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Democrats Offer Up Chairmen For Donors

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By Jeffrey H. Birnbaum and John Solomon
Washington Post Staff Writers
Saturday, February 24, 2007

Eager to shore up their fragile House and Senate majorities, congressional Democrats have enlisted their committee chairmen in an early blitz to bring millions of dollars into the party's coffers, culminating in a late-March event featuring House Speaker Nancy Pelosi and 10 of the powerful panel chairs.

In the next 10 days alone, Democratic fundraisers will feature the chairmen of the House's financial services panel and the House and Senate tax-writing committees. Senate Democrats also plan a fundraising reception during a major gathering of Native Americans in the capital Tuesday evening, an event hosted by lobbyists and the political action committee for tribal casinos, including those Jack Abramoff was paid to represent.

Critics deride the aggressive fundraising push as the kind of business as usual that voters rejected at the ballot box last November -- particularly the practice of giving interest groups access to committee chairmen in exchange for sizable donations -- but Democrats are unapologetic.

"Financial services companies are inclined to give to me because I'm chairman of the committee important to their interests," said Financial Services Committee Chairman Barney Frank, who will headline a breakfast Wednesday at a D.C. hotel, for which donations range from $1,000 to $15,000 for the Democratic National Committee. "I'm fundraising to give to others so I can help stay in the majority and do the public policy things I want."

Asked whether banking interests feel obligated to give to Democrats when he asks them for contributions, Frank answered: "Obligated? No. Incentivized? Yes." Frank said, however, that those donating "understand, and others do, too, that there are no guarantees of my doing what they want, or even my being pleasant."

"I'm getting a lot of fundraising invitations," said Robert E. Juliano, a Democratic lobbyist. "It's no different than any other year."

The invitation to Frank's DNC event, which notes in bold letters that the Massachusetts Democrat is chairman of the financial services panel, was sent to financial-industry lobbyists and financial companies, among others.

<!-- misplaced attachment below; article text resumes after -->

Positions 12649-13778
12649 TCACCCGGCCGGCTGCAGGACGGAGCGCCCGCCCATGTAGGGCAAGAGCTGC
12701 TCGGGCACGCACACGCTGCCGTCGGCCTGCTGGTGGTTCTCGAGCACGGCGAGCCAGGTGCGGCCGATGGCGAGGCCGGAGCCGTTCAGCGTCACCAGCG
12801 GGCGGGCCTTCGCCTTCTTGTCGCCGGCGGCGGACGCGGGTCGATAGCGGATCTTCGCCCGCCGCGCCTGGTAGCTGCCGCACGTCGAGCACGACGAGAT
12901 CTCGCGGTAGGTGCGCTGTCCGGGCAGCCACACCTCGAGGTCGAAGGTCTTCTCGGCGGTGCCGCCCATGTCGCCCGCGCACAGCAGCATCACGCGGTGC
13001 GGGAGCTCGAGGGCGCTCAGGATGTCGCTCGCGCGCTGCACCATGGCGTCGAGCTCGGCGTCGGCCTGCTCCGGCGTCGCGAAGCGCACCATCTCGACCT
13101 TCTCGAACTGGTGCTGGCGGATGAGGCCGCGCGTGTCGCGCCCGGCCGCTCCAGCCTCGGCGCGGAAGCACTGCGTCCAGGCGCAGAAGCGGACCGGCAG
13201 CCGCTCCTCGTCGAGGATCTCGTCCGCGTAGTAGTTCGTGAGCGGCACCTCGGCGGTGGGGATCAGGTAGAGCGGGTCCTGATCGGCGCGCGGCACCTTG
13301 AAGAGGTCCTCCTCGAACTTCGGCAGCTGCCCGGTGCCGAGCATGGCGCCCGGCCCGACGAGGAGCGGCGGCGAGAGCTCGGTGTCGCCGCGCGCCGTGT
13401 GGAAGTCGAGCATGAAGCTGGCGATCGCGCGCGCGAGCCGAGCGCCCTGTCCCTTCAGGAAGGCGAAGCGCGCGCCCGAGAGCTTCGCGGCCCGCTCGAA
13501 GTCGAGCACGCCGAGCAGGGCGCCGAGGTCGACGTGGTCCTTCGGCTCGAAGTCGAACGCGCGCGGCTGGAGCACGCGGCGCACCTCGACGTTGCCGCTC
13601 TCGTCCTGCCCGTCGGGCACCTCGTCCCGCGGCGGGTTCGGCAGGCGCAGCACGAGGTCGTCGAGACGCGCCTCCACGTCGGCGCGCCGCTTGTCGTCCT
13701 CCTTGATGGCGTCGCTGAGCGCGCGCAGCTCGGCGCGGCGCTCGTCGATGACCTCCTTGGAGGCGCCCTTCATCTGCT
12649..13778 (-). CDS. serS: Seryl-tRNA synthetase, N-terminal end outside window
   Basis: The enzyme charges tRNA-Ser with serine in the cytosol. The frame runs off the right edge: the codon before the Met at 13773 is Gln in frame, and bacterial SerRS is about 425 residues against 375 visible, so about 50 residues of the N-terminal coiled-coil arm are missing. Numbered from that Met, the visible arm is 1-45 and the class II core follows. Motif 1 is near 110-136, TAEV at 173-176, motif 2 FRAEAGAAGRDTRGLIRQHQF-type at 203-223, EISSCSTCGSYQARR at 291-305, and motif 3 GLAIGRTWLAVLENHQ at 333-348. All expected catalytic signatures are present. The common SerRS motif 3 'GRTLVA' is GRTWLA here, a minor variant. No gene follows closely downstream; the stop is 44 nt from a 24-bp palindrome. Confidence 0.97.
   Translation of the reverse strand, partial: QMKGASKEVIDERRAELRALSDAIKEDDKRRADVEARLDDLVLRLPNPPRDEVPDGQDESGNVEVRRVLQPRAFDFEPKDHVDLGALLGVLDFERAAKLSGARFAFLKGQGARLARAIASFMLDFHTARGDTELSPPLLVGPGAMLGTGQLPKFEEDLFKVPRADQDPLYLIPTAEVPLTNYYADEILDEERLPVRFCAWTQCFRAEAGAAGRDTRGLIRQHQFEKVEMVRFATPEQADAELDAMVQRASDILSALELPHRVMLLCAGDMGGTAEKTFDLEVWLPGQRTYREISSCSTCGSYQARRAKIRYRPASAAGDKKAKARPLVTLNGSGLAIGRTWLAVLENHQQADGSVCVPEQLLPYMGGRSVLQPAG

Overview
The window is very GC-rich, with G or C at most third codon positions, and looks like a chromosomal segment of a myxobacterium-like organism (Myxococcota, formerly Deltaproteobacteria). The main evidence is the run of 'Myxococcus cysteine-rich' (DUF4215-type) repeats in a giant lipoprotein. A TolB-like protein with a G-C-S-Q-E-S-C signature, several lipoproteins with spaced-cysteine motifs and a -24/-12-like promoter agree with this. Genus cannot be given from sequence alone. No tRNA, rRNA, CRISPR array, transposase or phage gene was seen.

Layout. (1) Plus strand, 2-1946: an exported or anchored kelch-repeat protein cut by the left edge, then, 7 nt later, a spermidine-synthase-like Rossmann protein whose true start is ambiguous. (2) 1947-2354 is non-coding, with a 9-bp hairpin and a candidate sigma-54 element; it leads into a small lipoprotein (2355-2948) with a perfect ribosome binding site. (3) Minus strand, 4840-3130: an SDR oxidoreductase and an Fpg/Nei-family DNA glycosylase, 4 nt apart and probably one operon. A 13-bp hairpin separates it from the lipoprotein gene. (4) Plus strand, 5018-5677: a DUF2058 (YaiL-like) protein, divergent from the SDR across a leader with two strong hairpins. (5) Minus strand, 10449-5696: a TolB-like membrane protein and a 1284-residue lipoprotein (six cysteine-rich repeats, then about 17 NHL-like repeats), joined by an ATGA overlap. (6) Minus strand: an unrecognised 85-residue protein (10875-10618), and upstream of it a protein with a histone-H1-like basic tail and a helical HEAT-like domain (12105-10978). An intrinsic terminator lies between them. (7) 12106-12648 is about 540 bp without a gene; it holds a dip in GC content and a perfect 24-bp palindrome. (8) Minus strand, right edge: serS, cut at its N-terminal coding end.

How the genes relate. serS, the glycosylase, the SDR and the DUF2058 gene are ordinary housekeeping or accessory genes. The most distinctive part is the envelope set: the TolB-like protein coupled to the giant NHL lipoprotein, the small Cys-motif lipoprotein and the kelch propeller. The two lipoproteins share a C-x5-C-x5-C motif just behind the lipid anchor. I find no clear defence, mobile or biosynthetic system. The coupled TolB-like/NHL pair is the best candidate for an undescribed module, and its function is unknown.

Earlier this month, Frank traveled to Charlotte, home to two of America's largest bank companies, for a similar fundraising breakfast, for a fellow Financial Services Committee member, Rep. Brad Miller (D-N.C.). Donors got to hear firsthand about Frank's plans for upcoming banking legislation. He assured attendees that more federal regulation of banking is on the way and that it will help banks to prosper.

Financial interests will have several opportunities in the coming weeks to make contributions and attend events that will put them close to lawmakers important to their industries.

The leaders of the two tax-writing committees -- House Ways and Means Chairman Charles B. Rangel (D-N.Y.) and Senate Finance Chairman Max Baucus (D-Mont.) -- are planning a rare and expensive joint fundraising reception in New York on March 4. The event, which costs between $1,500 and $9,200 a person, is to be held at the Upper East Side home of public relations executive Howard J. Rubenstein.

The Democrats' push will culminate late next month when Pelosi and 10 of her chairmen huddle with donors at the Northern Virginia home of shopping-center developer Albert J. Dwoskin for an event to benefit the Democratic Congressional Campaign Committee.

The asking price for the March 21 dinner is $28,500 per couple, making it one of the Democratic Congressional Campaign Committee's highest-dollar fundraisers since new campaign finance limits were enacted in 2002.


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